Follow Ancient Footsteps to the Famous Rock Art of Niaux Cave
France is famous for its beautiful scenery, historic cities, and of course, wine. The country also has many spectacular cave systems such as the Bournillon Cave which has the highest cave opening in Europe at 1371 feet (418 m) high; the Jean-Bernard which is one of the deepest caves in the world; and the famous Niaux Cave, which contains some of the finest examples of prehistoric artworks. Niaux Cave is also the largest one open to the public in Europe.
Origins of the Niaux Cave
The Niaux caves is part of the Pyrenees mountain range and is millions of years old. It was created over eons by chemical processes, water erosion, and tectonic forces. The Karst System in this region took its current form in the last Ice Age.
The cave was ideal for birds and animals such as auks and goats, especially during the last Ice Age and many remains of extinct creatures such as the auroch have been found in Niaux. It also attracted some of the first Europeans and 500 of their footprints remain to this day.
Illustration of the now extinct auroch ( public domain )
The hunter-gatherers who occupied the cave may have used the depths for religious or cultural purposes. The prehistoric art discovered along the passageways is among the most significant ever found and the extensive rock art galleries have enabled researchers to understand more of our ancient ancestors. These ancient images would possibly have been considered as magical and used in ceremonies.
Niaux cave has been explored since the 17 th century and many explorers have left their graffiti on the walls of the cave, the earliest of which dates back to 1602. It was only in the early twentieth century that the caves were protected by the French government after it was proven that one panel of rock art, the famous Salon Noir, was over 10,000 years old.
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Some of the many animals that would have been found around the Niaux Cave (Fabrega, J.J / CC BY-NC-SA 2.0)
In 1925 the Cartailhac Gallery was discovered by a team of researchers led by J. Mandeman and in the 1970s and 1980s, a full inventory of the rock art was completed. As part of the efforts to conserve the cave art, some lakes were drained in the 2000s.
The Prehistoric Paintings at Niaux Caves, France
Archaeologists and other specialists believe that the rock art founds in the caverns dates from the Magdalenian period and the art is believed to be between 10,000 and 17,000 years old. A number of panels contain images drawn in black out-line with a ‘spray-paint’ technique used to color the animals. The images represent bison, goats, ibex, horses, and others that were once native to Europe in the aftermath of the last Ice Age.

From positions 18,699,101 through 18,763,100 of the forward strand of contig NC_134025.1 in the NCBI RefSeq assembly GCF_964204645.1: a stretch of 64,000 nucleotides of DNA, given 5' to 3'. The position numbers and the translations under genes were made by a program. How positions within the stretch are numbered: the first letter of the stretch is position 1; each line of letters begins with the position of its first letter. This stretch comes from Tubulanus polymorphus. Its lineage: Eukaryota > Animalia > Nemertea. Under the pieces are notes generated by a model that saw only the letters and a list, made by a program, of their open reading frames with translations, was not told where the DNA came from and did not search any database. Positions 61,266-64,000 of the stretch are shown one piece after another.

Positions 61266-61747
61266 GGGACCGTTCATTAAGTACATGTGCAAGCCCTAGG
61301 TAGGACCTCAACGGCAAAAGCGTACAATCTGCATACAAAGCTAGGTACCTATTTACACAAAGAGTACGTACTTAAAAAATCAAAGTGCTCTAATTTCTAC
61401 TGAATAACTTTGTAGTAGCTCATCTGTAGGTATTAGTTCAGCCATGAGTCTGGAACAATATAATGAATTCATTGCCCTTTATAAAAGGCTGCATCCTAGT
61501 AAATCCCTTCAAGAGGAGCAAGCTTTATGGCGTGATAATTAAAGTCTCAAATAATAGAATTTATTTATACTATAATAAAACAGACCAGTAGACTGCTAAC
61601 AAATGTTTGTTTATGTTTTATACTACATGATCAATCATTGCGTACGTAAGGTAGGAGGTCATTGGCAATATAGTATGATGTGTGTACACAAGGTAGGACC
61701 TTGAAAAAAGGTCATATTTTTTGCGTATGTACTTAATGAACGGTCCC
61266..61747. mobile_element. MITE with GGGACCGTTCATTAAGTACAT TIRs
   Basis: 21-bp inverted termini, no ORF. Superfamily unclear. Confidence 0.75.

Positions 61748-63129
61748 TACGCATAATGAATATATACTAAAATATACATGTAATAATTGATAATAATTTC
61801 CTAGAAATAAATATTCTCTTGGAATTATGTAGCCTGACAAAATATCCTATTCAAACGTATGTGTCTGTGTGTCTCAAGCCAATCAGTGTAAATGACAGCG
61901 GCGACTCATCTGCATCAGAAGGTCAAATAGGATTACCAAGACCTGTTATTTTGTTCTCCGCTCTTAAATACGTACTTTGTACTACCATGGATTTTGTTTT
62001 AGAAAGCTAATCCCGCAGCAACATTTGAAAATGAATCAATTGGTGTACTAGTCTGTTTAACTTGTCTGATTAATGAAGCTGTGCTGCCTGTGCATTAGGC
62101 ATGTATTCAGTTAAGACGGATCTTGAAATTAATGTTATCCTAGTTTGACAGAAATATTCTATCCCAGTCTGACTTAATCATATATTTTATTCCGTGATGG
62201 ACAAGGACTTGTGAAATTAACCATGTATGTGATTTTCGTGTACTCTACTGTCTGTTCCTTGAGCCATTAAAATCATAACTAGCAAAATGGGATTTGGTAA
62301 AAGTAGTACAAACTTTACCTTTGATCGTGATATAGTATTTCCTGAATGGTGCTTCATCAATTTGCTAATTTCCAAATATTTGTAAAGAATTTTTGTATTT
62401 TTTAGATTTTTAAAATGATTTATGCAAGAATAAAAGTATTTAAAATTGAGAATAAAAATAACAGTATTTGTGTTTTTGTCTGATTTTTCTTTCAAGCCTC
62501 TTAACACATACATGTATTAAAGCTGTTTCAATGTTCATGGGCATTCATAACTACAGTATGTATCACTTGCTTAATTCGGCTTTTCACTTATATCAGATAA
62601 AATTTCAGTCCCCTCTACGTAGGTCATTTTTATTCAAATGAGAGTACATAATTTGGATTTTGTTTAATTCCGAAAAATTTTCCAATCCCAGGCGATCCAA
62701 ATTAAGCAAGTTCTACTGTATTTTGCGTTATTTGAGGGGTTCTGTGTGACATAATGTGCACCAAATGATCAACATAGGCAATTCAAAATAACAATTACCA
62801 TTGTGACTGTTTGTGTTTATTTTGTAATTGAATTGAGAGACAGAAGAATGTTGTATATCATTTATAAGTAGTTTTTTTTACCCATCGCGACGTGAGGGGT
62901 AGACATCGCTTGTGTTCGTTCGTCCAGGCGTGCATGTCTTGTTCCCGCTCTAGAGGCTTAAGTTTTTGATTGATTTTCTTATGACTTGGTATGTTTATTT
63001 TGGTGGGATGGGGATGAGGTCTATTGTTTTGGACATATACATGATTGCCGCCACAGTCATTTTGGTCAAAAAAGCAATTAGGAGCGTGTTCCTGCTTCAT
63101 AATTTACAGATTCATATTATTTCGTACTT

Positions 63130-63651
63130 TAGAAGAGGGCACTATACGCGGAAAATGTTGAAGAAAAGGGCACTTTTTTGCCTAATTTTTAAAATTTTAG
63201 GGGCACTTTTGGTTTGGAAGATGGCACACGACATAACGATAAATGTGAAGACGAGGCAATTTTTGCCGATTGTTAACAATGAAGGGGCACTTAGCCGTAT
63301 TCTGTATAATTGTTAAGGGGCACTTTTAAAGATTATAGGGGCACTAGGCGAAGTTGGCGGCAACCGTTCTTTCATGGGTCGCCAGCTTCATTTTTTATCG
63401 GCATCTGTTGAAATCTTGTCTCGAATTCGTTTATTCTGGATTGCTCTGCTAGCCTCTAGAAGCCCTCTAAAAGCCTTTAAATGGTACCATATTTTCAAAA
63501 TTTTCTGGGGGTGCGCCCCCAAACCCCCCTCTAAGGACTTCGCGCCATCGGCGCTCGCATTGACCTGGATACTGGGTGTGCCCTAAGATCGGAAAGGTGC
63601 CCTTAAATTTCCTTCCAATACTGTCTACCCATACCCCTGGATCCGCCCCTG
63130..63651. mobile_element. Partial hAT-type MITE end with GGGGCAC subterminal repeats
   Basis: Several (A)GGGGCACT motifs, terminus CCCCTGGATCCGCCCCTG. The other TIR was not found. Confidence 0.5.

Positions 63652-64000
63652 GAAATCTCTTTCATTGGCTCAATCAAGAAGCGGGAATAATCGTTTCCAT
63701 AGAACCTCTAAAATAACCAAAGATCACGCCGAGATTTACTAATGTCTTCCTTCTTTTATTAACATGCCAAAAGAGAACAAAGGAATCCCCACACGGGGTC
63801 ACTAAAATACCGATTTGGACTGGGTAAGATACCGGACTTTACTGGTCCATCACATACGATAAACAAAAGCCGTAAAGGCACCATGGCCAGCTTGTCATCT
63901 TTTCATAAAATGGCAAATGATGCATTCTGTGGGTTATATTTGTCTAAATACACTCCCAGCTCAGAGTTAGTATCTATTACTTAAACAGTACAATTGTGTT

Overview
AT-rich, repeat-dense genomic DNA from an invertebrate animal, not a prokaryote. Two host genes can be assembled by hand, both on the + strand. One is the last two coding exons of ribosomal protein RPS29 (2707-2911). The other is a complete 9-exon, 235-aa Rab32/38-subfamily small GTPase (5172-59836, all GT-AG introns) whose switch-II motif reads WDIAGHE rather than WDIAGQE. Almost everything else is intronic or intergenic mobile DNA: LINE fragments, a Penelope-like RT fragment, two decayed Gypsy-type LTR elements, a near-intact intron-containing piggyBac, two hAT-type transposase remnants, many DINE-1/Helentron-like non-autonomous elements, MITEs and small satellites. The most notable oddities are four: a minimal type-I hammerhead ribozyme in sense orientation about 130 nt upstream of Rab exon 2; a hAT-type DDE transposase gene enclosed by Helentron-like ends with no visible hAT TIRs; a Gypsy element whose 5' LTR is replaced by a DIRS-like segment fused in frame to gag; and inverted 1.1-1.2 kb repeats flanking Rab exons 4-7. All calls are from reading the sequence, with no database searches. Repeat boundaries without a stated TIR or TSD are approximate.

The majority of the rock art is located in the passageway known as the Salon Noir. They were drawn in profile, and each one appears to float on the cave walls. The incisions and cuts in the caves may represent animal footprints. These precious images are now kept in an artificial environment to preserve them for future generations.
Stalactites, Rock Art and More to be Seen at Niaux Caves
The cave is located in the south of France and is part of an extensive cave system that includes the Sabart Cave. The system is complex and almost 9 miles long (14.1 km). Most of the caverns are easily accessible as the cave entrance is high.
The weasel of Naiux, executed in 10 bold, faultless strokes made by an experienced artist (Fabrega, J.J / CC BY-NC-SA 2.0)
Many stalactites and stalagmites grace the numerous chambers and passageways lead deeper into the system. Sadly, stalactites were stolen in the 19 th century by souvenir hunters. There are also several pools and underground lakes in the Niaux cave system, and the climate of the cavern is much cooler than the environment outside, approximately that of the Late Ice Age.
Although there are numerous high chambers, many of the caverns are narrow and impassable. Niaux’s famous prehistoric rock art is concentrated in passageways that are deep in the system.
How to visit Niaux Caves, France
The cave system is 15 minutes away from the picturesque town of Tarascon-sur-Ariège. The labyrinth of caves is near a prehistoric archaeological park where there are many exhibitions relating to Niaux. Because numbers are limited to conserve the popular site, it is necessary to book ahead for a tour of the caves which lasts up to an hour and a half. The floors of the system are wet so great care should be taken. There are also several other interesting caves in the vicinity.
Top image: Rendering of bison in Niaux Cave Source: Valette, C / CC BY ND 2.0
By Ed Whelan
Bakalowicz, M., Sorriaux, P., & Ford, D. C. (1984). Quaternary glacial events in the Pyrenees from U-series dating of speleothems in the Niaux-Lombrives-Sabart caves, Ariège, France. Norsk Geografisk Tidsskrift-Norwegian Journal of Geography, 38(3-4), 193-197
Clottes, J., Menu, M., & Walter, P. (1990). New light on the Niaux paintings. Rock Art Research, 7(1), 21-26
Clottes, J. (2008). Cave art (p. 352). London: Phaidon